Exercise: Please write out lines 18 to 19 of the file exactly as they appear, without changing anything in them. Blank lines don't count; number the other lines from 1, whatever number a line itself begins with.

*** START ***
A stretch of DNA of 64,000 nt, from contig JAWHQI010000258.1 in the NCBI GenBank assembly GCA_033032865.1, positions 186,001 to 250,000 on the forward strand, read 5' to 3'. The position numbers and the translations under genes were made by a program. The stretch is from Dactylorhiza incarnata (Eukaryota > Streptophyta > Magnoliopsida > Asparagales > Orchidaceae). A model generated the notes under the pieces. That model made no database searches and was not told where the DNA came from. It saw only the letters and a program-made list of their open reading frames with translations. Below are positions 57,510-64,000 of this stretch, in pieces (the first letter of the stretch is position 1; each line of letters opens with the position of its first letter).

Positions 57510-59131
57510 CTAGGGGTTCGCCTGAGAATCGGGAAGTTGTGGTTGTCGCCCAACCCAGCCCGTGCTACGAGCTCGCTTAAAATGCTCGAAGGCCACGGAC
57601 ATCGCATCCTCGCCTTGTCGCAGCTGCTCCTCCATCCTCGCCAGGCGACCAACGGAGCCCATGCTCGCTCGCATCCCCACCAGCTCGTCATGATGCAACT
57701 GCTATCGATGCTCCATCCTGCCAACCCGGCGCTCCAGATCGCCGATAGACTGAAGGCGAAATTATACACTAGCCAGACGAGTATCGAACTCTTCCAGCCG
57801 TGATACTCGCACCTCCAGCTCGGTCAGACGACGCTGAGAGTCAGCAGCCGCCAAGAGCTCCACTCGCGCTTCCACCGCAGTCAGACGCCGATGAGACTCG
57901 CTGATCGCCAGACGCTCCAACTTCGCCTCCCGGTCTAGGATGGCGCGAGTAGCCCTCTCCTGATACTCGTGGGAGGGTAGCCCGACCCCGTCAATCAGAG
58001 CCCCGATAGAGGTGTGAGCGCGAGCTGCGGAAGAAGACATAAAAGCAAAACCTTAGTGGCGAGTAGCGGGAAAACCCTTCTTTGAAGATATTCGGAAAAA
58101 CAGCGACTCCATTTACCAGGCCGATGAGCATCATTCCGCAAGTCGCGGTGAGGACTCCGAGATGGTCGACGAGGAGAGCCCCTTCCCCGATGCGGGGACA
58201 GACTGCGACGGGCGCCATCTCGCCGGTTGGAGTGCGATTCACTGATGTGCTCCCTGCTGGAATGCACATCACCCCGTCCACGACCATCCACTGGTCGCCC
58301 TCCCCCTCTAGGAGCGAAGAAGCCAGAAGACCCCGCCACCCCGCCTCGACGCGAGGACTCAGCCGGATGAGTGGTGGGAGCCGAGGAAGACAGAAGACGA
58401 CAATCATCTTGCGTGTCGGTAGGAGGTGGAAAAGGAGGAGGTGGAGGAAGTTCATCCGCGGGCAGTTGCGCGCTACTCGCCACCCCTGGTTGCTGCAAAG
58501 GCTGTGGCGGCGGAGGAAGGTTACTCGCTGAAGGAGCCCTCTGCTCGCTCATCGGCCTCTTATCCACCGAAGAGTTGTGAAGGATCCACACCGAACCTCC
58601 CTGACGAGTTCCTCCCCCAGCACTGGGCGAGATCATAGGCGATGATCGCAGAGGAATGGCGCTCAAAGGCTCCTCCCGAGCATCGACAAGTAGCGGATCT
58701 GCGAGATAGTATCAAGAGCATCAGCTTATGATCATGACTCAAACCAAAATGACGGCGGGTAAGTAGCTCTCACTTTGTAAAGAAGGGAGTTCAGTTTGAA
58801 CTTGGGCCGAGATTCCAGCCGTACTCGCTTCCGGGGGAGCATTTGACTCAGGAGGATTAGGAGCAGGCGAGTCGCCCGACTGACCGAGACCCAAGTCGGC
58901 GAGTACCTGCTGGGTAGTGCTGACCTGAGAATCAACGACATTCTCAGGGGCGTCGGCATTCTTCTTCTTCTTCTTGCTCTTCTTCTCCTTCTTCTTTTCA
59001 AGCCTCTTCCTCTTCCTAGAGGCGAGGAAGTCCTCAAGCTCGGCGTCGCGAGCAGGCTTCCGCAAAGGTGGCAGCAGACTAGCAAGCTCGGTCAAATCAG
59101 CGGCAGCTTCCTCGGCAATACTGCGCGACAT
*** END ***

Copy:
59001 AGCCTCTTCCTCTTCCTAGAGGCGAGGAAGTCCTCAAGCTCGGCGTCGCGAGCAGGCTTCCGCAAAGGTGGCAGCAGACTAGCAAGCTCGGTCAAATCAG
59101 CGGCAGCTTCCTCGGCAATACTGCGCGACAT